Faculty Q&A: Farah Griffin Examines Three Pioneering Women Artists in 1940s Harlem

Editor's note:

The following is an excerpt from an article that originally appeared on Columbia News on September 30, 2013. Griffin is now the Chair of the African American and African Diaspora Studies Department at Columbia.

Wilson Valentin (Columbia News)
February 01, 2021

When Farah Griffin asked her mother what she remembered about World War II, her response was, “All the handsome soldiers who drove the buses in Philadelphia.” Griffin, the William B. Ransford Professor of English, Comparative Literature and African American Studies, was perplexed. Then she thought, of course, she was a teenager, she remembers handsome young men! It was only while researching her new book set during the period, Harlem Nocturne: Women Artists and Progressive Politics During World War II, that Griffin put it all together: During the war, white transit workers went on strike over integration of their union, causing a nationwide uproar, and black soldiers were brought in by the federal government to drive the buses.

The 1940s have always held a special allure for Griffin, who grew up hearing “stories about the era that just made it very interesting to me, very glamorous and mysterious,” she says. While researching the book, she unearthed lots of evidence of the many anecdotes and stories her mom had shared. Griffin, whose previous works have focused on Billie Holiday and other jazz greats, says her mother has also always been one of her most important early readers. This was especially true in the case of Harlem Nocturne, which is dedicated to her mother.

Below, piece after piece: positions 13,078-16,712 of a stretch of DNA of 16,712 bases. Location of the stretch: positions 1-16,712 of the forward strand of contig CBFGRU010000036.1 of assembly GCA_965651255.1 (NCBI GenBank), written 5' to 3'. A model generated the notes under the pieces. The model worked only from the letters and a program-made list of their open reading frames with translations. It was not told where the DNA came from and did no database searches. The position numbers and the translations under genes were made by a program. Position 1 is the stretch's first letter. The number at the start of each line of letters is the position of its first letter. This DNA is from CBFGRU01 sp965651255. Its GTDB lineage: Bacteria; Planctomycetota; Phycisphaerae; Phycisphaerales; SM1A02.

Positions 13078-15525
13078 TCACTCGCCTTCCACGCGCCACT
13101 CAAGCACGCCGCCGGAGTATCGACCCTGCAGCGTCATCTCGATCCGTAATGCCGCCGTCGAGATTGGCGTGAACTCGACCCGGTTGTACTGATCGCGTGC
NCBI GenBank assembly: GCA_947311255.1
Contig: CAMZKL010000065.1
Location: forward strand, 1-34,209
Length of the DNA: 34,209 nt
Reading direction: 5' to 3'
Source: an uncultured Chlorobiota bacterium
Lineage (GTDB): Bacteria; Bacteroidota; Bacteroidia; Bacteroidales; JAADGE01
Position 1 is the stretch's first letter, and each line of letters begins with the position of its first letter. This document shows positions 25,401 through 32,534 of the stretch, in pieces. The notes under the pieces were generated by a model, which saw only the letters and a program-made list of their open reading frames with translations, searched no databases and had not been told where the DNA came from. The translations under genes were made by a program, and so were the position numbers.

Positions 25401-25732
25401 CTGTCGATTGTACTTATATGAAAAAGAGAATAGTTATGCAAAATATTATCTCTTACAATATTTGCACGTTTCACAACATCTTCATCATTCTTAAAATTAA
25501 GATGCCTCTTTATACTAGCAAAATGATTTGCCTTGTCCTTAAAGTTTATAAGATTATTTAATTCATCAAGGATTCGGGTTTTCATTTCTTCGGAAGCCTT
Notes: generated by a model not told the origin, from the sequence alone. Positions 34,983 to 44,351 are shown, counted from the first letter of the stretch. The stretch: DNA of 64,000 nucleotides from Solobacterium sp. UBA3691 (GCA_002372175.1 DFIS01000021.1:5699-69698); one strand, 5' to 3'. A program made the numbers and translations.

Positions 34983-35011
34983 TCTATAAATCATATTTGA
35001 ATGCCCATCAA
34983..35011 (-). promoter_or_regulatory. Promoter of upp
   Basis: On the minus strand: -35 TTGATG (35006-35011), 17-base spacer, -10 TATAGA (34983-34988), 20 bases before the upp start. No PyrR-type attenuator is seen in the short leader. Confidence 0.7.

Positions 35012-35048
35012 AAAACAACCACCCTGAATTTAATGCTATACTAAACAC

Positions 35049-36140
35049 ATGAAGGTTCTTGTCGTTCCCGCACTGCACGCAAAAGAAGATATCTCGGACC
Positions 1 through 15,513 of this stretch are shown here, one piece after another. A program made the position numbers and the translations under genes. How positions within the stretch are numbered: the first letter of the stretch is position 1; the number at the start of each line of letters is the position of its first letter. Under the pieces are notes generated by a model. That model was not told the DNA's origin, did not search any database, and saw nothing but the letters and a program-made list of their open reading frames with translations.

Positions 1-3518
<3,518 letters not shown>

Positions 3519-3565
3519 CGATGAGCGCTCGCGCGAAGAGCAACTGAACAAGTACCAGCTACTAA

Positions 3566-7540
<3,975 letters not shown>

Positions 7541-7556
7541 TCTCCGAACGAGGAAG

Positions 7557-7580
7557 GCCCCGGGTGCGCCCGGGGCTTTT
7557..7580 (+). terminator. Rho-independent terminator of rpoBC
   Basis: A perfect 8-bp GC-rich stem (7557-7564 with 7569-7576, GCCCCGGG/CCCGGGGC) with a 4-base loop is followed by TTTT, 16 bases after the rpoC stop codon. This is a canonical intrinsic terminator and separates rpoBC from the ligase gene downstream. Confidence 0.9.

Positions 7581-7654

Q. One of the things you teach is African American studies. Is your approach strictly historical or do you also look at contemporary culture?

Contemporary racial issues always come up in my classes, even though my classes are very historically based. My approach is to tackle a question with the resources of a number of different disciplines. I teach literature as well but from a historical basis. What I try to give my students is a long view, a historical context for the things that they see happening. I hope that after having been in my class they understand where things fit historically so that they can engage in conversations about contemporary issues with the kind of knowledge that will make their analysis and understanding much richer.

Q. We often hear about Harlem in the context of the 1920s-era Jazz Age and Harlem Renaissance. What was happening in Harlem in the ’40s, the period you explore in your book?

The Harlem Renaissance is perhaps the most popular historical period for people who are interested in the history of Harlem or African American studies because it was so vibrant. The 1940s were just as exciting in many ways – Harlem had come through the Depression, which brought with it a kind of radical politics that had always been there but became more prominent as people tried to address the economic devastation that the community had suffered. So we have the remains of that kind of radical politics in the ’40s, but also a new sense of possibility as the country goes to war—a war for democracy, a war against fascism. African Americans begin to press for their own rights, and Harlem is central to that.

Read the full interview at Columbia News.